Continuing attacks on critical energy infrastructure in Ukraine have left almost every child in Ukraine – nearly seven million children – without sustained access to electricity, heating, and water, putting them at increased risk as temperatures continue to drop and winter deepens, UNICEF warned.
Without electricity, children are not only facing extreme cold – winter temperatures can drop below -20°C – but are also unable to continue the online learning opportunities which are many children’s only access to education, with so many schools damaged or destroyed. Additionally, health facilities may be unable to provide critical services, and malfunctioning water systems raise the already extremely high risks of pneumonia, seasonal influenza, waterborne diseases, and COVID-19.
“Millions of children are facing a bleak winter huddled in the cold and the dark, with little idea of how or when respite may arrive,” said UNICEF Executive Director Catherine Russell. “Beyond the immediate threats the freezing conditions bring, children are also deprived of the ability to learn or stay connected with friends and family, putting both their physical and their mental health at desperate risk.”
Intensified attacks in October destroyed 40 percent of Ukraine’s power production, further exposing families to harsh winter conditions, impacting livelihoods, and increasing the likelihood of additional large population movements. Despite ongoing repairs, on 28 November, the Ukrainian energy system was able to cover only 70 per cent of the peak demand to generate power, according to OCHA.
The harsh winter, combined with a loss of income and the energy and socioeconomic crisis triggered by the war are devastating to the well-being of children and families. Families’ incomes and access to services have been decimated by the destruction of infrastructure in the almost 10 months since the war escalated. The situation is especially acute for the 6.5 million people, including 1.2 million children, who are currently displaced within Ukraine.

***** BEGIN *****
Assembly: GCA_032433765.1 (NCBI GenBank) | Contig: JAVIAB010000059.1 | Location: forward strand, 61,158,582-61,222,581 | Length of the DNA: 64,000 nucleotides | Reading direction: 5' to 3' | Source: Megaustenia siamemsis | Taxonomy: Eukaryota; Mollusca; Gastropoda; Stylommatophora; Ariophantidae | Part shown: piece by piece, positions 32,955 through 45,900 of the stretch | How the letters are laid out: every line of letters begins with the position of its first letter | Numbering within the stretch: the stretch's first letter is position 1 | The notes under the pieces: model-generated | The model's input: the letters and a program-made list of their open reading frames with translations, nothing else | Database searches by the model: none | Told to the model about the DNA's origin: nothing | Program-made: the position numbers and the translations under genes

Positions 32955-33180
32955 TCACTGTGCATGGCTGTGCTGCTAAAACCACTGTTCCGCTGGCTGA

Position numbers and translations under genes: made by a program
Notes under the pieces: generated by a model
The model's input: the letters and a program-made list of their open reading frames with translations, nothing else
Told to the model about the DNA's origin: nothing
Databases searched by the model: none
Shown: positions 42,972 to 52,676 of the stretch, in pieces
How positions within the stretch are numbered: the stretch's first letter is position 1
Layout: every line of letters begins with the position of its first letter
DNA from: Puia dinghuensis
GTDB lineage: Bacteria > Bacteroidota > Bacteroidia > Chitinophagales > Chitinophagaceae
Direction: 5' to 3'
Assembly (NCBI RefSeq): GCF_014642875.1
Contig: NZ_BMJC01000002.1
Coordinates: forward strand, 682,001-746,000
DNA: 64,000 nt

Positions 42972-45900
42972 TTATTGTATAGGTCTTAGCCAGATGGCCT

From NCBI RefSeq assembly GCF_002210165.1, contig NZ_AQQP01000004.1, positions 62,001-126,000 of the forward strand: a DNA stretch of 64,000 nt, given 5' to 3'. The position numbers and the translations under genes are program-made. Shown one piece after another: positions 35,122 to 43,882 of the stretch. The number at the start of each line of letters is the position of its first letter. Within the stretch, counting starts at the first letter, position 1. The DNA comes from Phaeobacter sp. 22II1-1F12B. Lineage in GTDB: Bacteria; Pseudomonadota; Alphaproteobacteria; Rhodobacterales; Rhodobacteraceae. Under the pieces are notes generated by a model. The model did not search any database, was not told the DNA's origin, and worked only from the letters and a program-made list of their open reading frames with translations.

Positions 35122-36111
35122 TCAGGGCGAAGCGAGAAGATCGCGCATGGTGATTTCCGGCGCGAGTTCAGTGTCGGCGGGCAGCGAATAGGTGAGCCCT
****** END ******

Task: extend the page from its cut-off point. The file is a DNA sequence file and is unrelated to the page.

As areas previously affected by heavy fighting become accessible, UNICEF started distributing winter clothing kits, water heaters, and generators in the frontline and newly accessible areas of Kharkiv, Kherson, and Donetsk oblasts. More than US$20 million worth of winterization supplies have been procured to date.
A bleak winter will also likely worsen the psychosocial situation for children, who are already facing a looming mental health crisis, with an estimated 1.5 million at risk of depression, anxiety, post-traumatic stress disorders, and other mental conditions. The impact on children’s access to education is just the latest disruption after the early end of the previous school year and disruptions related to the COVID-19 pandemic. UNICEF has winterized more than 55 of its SPILNO Child Spots – safe, warm spaces providing integrated services for children, youth, and caregivers.
“The rules of war are clear – children and the essential civilian infrastructure they rely on to survive must be protected,” said Russell. “It is also essential that UNICEF and our humanitarian colleagues have rapid and unimpeded access to children and families in need of humanitarian assistance no matter where they are.”
To date, UNICEF has been able to provide access to primary health care in UNICEF-supported facilities and through mobile teams to nearly 4.9 million children and women in Ukraine. Over 4.2 million people have been provided with access to safe drinking water and over 1 million people have received critical water, sanitation, and hygiene supplies, including in newly accessible areas. UNICEF-supported mental health support interventions have reached over 2.5 million children, nearly 900,000 children have been engaged in formal or non-formal education and nearly 500,000 children have benefited from learning interventions. Nearly 200,000 families have been reached by UNICEF-funded multi-purpose humanitarian cash transfers.
UNICEF launched its annual Humanitarian Action for Children Appeal. UNICEF requires US$1.1 billion to address the immediate and longer-term needs of 9.4 million people, including 4 million children, who remain deeply impacted by the war in Ukraine. Funding will enable UNICEF to provide, sustain and expand critical services in health, nutrition, child protection, gender-based violence, WASH, and social protection alongside government relief and recovery efforts. It will ensure timely preparedness for additional internal displacements and refugee movements.